If Gregorian monks had access to synths and drum machines, I am reasonably certain they would have made music that sounds like Troller’s 2012 track “Tiger.” From its cavernous bass to Amber Starr-Goers’ celestial moaning, “Tiger” seems designed for worship by ancient orders, as though it was summoned into place from a moment that exists at both the beginning and end of time. On their follow up works, Troller would somehow get even more epic and massive in ambition, but the casually imposing ominousness of “Tiger” remains alluring, cementing its place as an early milestone in the esteemable Holodeck canon. – NH

30. Speak “Gates”

When you have a song like “Gates” on your album, it would be a crime not to put it front and center. Opening their sophomore LP Pedals with a stabbing, crystalline keyboard riff then exploding seconds later with an equally catchy guitar riff and pounding rhythm section, “Gates” sets the tone for the rest of the album in more ways than one. The opening lyric “This is my second life/Is it Hell or Paradise?” lays the groundwork thematically for the rest of the song and the rest of the album; this is about second lives, second chances, labors of love, and of sacrifice. And oh man is it ever catchy. Echoing the moody, minor key, electropop tonalities of bands like Depeche Mode and M83, “Gates” excites and entices, while maintaining an edge of uncertainty, a leap of faith just over the horizon. If that leap of faith is the rest of the album, it’s a leap worth taking. Without a doubt, “Gates” by Speak has earned a place in my list of all time greatest side one-track ones. – BJA

29. Max Frost “White Lies”

In 2013, Max Frost overwhelmed Austin with this delicious pop gem. Quietly released on his Soundcloud account just before SXSW of that year, “White Lies” took barely a month to become the toast of the music blogosphere and top the Hype Machine. By the end of the summer, he was signed to Atlantic Records and hasn’t looked back. It’s no surprise, hearing this perfect slice of pop paranoia. “White Lies” tells the story of the “sketch vibes” Frost is getting from his significant other, taking her stealthy behavior as evidence of infidelity. His delivery in the second verse reveals the depth of the betrayal he feels as his voice strains against the barrage of accusations, dumping weeks’ worth of hurt in a matter of seconds. Regardless of how relatable this scenario is for you, Frost places it over a pulsating electropop groove that combines acoustic guitars with electronic blips. “White Lies” is the sound of pop music in the 2010s, so expertly done that its appeal will last far beyond just that decade. – CD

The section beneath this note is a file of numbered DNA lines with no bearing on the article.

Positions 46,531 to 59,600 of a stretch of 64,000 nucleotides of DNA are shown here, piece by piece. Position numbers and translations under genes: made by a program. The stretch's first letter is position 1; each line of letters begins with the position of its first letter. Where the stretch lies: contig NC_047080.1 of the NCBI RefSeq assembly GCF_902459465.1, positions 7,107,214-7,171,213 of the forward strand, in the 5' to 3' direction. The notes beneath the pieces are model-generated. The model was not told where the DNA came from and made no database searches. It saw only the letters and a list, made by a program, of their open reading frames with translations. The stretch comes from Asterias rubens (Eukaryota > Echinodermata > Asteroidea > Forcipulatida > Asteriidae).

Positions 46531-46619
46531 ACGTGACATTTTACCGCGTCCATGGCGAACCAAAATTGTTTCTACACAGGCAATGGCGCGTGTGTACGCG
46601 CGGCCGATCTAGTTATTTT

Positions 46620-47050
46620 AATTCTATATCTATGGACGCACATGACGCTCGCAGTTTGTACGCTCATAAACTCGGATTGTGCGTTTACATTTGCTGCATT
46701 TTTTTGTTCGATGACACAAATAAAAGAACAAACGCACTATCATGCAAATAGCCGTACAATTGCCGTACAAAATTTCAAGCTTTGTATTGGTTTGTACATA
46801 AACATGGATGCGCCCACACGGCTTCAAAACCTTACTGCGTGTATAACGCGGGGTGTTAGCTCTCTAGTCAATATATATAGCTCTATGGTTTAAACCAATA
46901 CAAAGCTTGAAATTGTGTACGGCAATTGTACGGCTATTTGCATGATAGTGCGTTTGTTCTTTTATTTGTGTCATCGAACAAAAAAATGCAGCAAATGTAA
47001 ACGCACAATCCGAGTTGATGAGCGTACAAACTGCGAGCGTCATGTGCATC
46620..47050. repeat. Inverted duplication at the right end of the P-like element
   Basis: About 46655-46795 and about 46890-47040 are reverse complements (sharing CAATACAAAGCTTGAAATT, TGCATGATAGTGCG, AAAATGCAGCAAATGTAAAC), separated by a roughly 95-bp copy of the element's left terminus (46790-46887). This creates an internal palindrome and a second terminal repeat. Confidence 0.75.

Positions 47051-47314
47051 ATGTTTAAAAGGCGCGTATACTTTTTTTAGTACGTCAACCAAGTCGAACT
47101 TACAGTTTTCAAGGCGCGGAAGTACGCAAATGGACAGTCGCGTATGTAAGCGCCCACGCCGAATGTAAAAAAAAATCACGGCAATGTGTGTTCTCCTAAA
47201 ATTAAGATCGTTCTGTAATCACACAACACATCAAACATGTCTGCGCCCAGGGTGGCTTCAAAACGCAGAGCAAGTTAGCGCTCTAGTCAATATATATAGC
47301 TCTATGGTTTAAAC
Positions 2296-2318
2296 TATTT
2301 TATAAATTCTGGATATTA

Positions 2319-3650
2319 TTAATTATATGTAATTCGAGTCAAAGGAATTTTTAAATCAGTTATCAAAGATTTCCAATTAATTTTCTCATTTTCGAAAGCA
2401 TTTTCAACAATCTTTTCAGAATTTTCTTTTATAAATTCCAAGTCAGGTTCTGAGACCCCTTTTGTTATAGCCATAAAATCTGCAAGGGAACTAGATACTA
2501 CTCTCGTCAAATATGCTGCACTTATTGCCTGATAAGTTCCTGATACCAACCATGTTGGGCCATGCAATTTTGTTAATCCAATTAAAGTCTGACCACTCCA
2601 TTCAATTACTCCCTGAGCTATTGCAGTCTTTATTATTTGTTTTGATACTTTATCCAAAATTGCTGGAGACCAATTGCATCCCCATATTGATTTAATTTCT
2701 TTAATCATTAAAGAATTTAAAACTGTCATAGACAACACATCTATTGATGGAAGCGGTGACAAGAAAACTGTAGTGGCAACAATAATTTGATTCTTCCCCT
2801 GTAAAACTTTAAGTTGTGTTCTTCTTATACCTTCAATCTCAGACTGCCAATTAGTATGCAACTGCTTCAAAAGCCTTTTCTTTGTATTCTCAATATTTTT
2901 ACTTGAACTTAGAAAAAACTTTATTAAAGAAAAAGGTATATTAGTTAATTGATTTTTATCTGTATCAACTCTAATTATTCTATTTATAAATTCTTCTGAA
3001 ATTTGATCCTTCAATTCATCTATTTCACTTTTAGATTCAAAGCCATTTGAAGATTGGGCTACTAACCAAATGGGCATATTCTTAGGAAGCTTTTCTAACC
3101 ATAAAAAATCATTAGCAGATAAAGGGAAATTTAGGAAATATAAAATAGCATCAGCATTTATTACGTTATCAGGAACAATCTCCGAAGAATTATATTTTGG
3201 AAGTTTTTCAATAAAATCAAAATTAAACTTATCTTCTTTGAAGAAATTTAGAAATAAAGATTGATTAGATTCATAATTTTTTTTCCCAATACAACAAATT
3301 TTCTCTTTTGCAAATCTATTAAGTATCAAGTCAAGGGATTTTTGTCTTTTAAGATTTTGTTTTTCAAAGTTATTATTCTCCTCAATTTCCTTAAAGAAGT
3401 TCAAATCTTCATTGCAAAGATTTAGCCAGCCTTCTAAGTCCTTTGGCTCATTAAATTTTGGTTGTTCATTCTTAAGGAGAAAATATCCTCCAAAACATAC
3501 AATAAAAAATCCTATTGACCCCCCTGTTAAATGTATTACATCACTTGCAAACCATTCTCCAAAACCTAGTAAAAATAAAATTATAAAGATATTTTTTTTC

28. Black Pumas “Fire”

Soul-funk duo Black Pumas quickly took Austin — and then the world — by storm, blowing up big and fast in a way that rarely happens these days, especially for Austin rockers. But when you hear songs like the sultry, simmering “Fire,” it’s not hard to understand why the Grammy-nominated band hit the big time. Adrian Quesada’s guitar work echoes Spaghetti Western sensibilities, building cinematic depth over a deep, groovy rhythm section (Black Pumas loves a well-deployed horn moment). But singer Eric Burton’s beautifully modulated vocal talents drive the song, moving effortlessly from passionate belting to sweet murmuring as he bewitches you with lyrical flirtation and straightforward, unabashed desire. – KH

27. Fuvk “Glasses”

I wear glasses so I can totally relate to this delicate 2018 anthem from rising singer-songwriter fuvk. But I’ve also felt that sinking feeling in my stomach when someone I care about is about to deliver some life-changing bad news. I’ve idolized people that didn’t return the feeling. We all have. That’s what makes “Glasses” universal, even with the heartbreaking simplicity of fuvk’s lyrics. The way someone looks and tastes, and the annoying things they do that you love them in spite of, and the excuses you make for and about yourself: fuvk places you inside all of this. Over lilting, plucked guitar arpeggios, with double-tracked vocals, you vicariously experience the worst moment of fuvk’s relationship. It’s beautiful and harrowing and immensely hummable. Even with the classic kind of heartbreak that permeates the grand history of pop music, you know that fuvk is a unique talent and voice with a distinctive view of the world. “Glasses” must’ve hurt like hell to live through, but fuvk transformed it into a gorgeous ache. – CD

26. Go Fever “Feel So Much”